"That day our beautiful daughter and sister, Sophia, went missing in Murchison Falls National Park."
Dear people of Uganda, Wednesday, October 28 2020 may be an ordinary day for you.
For us, a Dutch family of five, living in Amsterdam, it marks the ultimate nightmare, which started exactly five years ago.
That day our beautiful daughter and sister, Sophia, went missing in Murchison Falls National Park.
A medical student, she had come to Uganda two months earlier to work as an intern in Lubaga hospital in Kampala. She quickly took to the country and its people, in one of her first weekly reports to us she wrote:‘I am starting to get used to Uganda more and more. The way of life, habits. I am almost considering simply staying in Africa, cause geez, it's so relaxed here!' She enjoyed working with the nurses and doctors at Lubaga.
On her last day of work there she wrote: ‘Before we left I really wanted to say a warm goodbye to everyone in the hospital.
We gave our medical goggles and white coats to the midwives and surgeons who were very happy with them. After saying goodbye to everyone in the maternity ward we also stopped by the other wards. I am really sorry my stay here is over.
All the people here are so sweet. I will truly miss them and hope to be back one day. Who knows, as a doctor of Tropical Medicine?'
The next day she left for her trip through the country, prior to returning home. Six days later she disappeared. She has not come home to this day.
We have no clue what happened to Sophia and are surrounded by an ocean of question marks. Circumstances surrounding Sophia's disappearance are very vague.
A proper investigation never took place at the time and police quickly jumped to the conclusion, without evidence, that it must have been a fatal accident. End of story.
But this story has no end and we cannot move on; Sophia's disappearance has dominated our lives for five straight years now. No child is as present as a missing child and there is no manual for parents who find themselves in this situation.
Given such unbearable circumstances, it would be easy to fall into a big black hole and then stay in a continuous state of pain and apathy but that would mean deserting Sophia. Absolutely no option.
I have travelled to Uganda many times now, telling our story over and over again. On those trips I have met lots of people; wonderful, sincere ones willing to help, some have become friends. But also those with their own agendas who might see a desperate mother as an easy way to make money.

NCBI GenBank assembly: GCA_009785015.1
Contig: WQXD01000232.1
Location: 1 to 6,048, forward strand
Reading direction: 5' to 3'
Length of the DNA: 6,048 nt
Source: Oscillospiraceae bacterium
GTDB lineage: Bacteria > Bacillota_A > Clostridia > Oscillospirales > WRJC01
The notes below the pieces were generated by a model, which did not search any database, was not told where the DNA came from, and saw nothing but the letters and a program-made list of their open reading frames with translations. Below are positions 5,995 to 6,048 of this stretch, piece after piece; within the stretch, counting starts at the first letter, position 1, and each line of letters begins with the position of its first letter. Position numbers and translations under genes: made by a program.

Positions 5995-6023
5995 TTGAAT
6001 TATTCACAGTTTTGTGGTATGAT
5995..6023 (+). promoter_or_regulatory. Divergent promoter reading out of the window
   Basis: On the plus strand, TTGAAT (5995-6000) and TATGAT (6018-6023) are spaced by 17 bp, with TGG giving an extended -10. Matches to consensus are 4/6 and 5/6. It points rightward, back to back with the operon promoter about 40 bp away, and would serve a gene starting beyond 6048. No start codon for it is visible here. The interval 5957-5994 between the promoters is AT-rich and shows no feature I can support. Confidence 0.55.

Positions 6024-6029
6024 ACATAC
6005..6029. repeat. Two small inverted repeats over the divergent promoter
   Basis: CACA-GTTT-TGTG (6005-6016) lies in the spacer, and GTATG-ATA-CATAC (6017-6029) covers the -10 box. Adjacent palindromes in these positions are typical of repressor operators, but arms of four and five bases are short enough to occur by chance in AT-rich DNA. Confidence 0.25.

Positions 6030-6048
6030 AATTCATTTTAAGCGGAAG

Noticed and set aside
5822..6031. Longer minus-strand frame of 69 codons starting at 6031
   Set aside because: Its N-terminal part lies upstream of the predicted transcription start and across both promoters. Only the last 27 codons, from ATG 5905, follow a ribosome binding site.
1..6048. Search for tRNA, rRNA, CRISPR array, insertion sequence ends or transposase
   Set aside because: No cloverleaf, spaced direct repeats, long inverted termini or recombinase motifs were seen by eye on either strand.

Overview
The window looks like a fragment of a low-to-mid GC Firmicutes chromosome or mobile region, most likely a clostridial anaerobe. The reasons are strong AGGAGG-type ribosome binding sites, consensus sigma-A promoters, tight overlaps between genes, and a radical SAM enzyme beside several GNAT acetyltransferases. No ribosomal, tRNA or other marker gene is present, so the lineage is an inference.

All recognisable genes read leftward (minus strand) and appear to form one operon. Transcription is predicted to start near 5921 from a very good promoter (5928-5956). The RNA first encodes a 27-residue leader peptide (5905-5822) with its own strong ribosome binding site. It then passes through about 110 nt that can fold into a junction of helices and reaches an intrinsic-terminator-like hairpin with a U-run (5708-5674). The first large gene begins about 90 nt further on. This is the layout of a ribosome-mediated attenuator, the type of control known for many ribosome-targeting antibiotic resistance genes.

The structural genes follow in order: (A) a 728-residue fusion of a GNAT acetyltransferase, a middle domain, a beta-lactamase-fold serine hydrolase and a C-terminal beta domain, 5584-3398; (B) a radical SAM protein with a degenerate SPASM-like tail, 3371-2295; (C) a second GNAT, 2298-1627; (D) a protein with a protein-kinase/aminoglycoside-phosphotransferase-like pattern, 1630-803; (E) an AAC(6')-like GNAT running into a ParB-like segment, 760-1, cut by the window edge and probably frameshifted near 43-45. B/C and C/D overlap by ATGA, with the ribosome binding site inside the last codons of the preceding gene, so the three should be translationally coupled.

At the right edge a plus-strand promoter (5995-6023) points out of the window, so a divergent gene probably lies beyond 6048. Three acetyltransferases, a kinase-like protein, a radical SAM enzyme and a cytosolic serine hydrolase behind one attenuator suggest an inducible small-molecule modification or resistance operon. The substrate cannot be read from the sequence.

It does continue to amaze me how many Ugandans have not heard about the young Dutch woman who went missing in Murchison Falls. This includes prominent people, even at Ugandan Wildlife Authority. Is a tourist who disappears too difficult to deal with, and then conveniently forgotten? Or simply not important? We don't know.
All this time I have been trying to convince the Ugandan and Dutch authorities to seriously investigate. When you know next to nothing, how can you rule out anything, including a crime?
Recent DNA-investigations support that scenario. The Office of the DPP agreed and ordered a fresh investigation into Sophia's disappearance, not ruling out anything.
Meeting President Museveni earlier this year gave an important boost to that investigation.
Finally, it felt like we were making progress but then a virus appeared, turned into a pandemic and affected everything, including travel and investigations. It could not have come at a worse time.
Now that Entebbe airport has reopened I hope to make my 15th trip soon. I feel my being in Uganda does make a difference. All we want is to find Sophia and uncover the truth. We will never give up hope of finding her alive but whatever the outcome may be, we need to know. We need to find peace.
Madam Speaker's words, in her chambers earlier this year, are etched into my head: ‘You must not relent'. She is absolutely right. I shall not relent and Sophia must not and cannot be forgotten.
Please help us find her.